I view movies as invitations to see myself, the world, and God better. When I enter a theater and sit in my preferred seat (2/3 of the way up, near the center), I position myself as if I’m sitting down for a conversation with a new person who wants to talk with me about something he or she thinks is important. I never know what until the movie begins “talking,” of course, but as I listen, I am challenged to take seriously what the film is “saying.” After I leave the theater, I begin to process what I’ve seen and heard, and I adjust my ideas and actions accordingly.
God so loved the world that God sent Jesus into the world to be part of the world, to know and be known by the world, to rub shoulders with people, to listen to and tell stories, to make their stories part of his and to invite them into his story. When I entertain a film and allow a film to entertain me, I am trying to do what Jesus did and rub shoulders with the people of earth so that I may love the world better.
The following ten films are the films I saw in the theater that have most impacted me and helped me love the world better in the previous year. They are in no order, and the links will take you to my fuller interactions with the films that appeared on our website over the past twelve months.
1) Of Gods and Men – This quiet, beautiful, harrowing film about a group of Trappist monks caught up in the Algerian Civil War in the mid-90s demonstrates that faith is what you do, not what you believe, and the strongest faith often exists alongside the most ferocious doubts. This film inspires me to more tenaciously embrace my doubts, my community, and the world around me so that I might live a life of truer faith in Christ.
2) The Muppets – Joy. The latest Muppets movie is delightfully faithful to what the late Jim Henson’s wacky puppets have always been about – bringing happiness to the world together in all their weirdness. Often I think I’d rather be a Muppet than a man until I remember that the Church is called to the same kind of cohesive weirdness and joy-bringing.
3) The Illusionist – The most beautiful things have the potential to be the most heartbreaking, and from that heartache, true hope can emerge. This film is superlative in its intentionality, in its visual beauty, and in its emotional resonance. Some call this film depressing, but notice particularly what illusions our two protagonists are presented with, watch as these illusions are taken away, and note the true hopes they are left with in the end.
4) J. Edgar – Clint Eastwood’s biopic of one of the 20th century’s most infamous personalities is far from one of my favorite films of 2011, but it did open my eyes to a dynamic at work in human relationships that I had previously overlooked. We tend to learn to use best the weapons that are used against us. Perhaps the weapons we form against others do prosper when they are turned against us.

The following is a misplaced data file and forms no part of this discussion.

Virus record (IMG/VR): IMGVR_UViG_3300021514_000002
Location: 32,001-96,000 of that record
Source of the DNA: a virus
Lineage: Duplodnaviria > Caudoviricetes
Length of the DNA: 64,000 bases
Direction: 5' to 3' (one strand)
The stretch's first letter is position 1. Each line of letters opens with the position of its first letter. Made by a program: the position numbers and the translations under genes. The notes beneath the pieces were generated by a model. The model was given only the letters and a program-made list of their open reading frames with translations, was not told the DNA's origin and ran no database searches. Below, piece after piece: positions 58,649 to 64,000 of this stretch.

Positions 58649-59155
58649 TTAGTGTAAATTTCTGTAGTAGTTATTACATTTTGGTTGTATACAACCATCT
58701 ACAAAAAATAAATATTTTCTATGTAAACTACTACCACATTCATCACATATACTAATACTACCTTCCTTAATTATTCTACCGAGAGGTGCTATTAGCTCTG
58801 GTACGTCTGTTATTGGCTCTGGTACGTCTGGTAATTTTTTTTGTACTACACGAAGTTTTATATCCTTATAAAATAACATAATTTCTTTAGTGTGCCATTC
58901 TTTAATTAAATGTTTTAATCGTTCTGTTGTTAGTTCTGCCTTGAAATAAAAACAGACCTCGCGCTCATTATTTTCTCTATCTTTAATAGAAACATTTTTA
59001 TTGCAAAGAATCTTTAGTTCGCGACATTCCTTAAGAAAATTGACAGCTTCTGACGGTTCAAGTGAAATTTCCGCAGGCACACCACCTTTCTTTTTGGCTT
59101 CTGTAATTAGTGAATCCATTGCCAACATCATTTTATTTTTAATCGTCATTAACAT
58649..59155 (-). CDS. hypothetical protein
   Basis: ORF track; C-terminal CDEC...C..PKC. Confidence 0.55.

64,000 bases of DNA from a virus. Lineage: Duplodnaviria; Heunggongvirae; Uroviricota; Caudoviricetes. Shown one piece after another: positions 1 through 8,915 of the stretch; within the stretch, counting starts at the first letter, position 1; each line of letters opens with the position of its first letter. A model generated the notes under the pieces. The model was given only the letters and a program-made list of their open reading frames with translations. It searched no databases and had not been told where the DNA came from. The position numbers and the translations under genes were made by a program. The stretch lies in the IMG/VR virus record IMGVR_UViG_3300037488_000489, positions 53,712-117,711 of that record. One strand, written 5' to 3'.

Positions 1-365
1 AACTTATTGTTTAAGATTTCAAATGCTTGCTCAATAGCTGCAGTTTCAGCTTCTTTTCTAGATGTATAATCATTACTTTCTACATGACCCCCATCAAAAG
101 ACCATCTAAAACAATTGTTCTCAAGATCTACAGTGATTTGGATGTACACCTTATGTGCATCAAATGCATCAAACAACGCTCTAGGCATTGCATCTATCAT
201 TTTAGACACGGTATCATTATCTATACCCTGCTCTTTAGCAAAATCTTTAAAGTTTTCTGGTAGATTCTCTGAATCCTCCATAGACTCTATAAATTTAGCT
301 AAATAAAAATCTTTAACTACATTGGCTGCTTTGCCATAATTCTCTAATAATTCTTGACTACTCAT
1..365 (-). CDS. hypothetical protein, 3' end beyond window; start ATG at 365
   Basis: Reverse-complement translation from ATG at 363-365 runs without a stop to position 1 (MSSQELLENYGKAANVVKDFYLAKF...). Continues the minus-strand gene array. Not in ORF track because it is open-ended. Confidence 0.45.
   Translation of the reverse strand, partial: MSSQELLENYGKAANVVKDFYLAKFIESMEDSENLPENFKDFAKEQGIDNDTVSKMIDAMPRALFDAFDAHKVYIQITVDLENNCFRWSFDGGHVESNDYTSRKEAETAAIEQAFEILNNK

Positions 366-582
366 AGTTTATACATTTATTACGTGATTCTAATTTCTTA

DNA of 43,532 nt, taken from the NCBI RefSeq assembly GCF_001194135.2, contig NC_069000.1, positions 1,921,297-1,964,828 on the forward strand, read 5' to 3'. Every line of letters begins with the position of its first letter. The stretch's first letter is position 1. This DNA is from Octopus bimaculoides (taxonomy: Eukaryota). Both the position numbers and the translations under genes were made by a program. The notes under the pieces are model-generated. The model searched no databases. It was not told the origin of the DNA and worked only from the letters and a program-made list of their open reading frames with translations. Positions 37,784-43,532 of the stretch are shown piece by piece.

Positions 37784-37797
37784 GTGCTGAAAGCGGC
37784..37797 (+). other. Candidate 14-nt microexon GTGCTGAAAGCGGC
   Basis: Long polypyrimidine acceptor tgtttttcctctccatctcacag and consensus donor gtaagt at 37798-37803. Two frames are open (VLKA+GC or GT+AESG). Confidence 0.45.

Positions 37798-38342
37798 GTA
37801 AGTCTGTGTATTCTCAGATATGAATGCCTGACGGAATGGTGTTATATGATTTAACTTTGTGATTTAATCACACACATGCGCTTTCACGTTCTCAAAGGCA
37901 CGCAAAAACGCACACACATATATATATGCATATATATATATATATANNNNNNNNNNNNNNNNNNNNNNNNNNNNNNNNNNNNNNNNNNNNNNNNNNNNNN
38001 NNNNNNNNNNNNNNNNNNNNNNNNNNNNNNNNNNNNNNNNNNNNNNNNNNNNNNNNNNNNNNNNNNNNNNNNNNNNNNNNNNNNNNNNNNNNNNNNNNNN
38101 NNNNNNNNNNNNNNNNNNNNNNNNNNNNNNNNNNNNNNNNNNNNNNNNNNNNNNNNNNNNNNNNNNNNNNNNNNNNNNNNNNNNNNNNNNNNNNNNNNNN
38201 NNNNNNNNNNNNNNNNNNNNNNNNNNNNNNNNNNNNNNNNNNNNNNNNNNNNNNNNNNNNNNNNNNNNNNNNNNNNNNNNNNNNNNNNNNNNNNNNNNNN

5) Source Code – Technology is often a substitute for the divine in our modern age, our source of salvation. Source Code voices the longing all humanity feels for a better world. The characters work exhaustingly for salvation, and the realization of their salvation is unbelieveable. But that’s the joke of our own existence. There is hope for a better world, and it breaks through in entirely unexpected ways all around us every day.
6) The Tree of Life – Malick’s contemplation on grief and loss and nature and grace and humanity’s place in it all is profoundly moving. On first viewing, I responded to the relationship between the two brothers. Upon my second, I connected to the protagonist’s journey from innoncence to maturity. On my third, I was struck by the presence of God through it all. The Tree of Life rewards repeat viewings.
7) Drive – Pure cinema – motion and music, limited dialog, This urban fantasy is a modern day “man with no name” flick, and the soundtrack is killer. Few films approach the kind of stylish efficiency of this film. The driver’s struggles with his past and seemingly inescapable nature are buried beneath layers and layers of suppressed emotion, and then, when pressed, he erupts and reaps the consequences of his actions.
8) Never Let Me Go – The best sci-fi takes its situation seriously and in doing so explores the actual world. This is the best kind of sci-fi. This film takes seriously questions of purpose, our responsibility to the world given our increasing adroitness at manipulating biology, and ultimately, where joy is found given our temporality and the incomprehensibility of existence.
9) Warrior – I’ve never so badly wanted a person to win a fight, but I’ve also never so wanted one person to hurt another. People often criticize the violent tendancies of American society. Warrior is a film that both embraces those tendancies and tries to find the less animalistic, more human hearts beneath the fighting. This is our society at its most brutal, and, somewhat distressingly, at its most vulnerable. I’m still not sure what to make of it.
10) The Help – For the first 90 minutes of this film, you so despise its villain, you rejoice when she literally eats excrement. Then you see that she too is oppressed. The true villain isn’t Hilly or any of her covey of wealthy white women. The true villain is the materilaism that pervades their (and our) culture. It is only when those with the least power, the black maids, finally rebel and are freed that everyone else begins to be set free.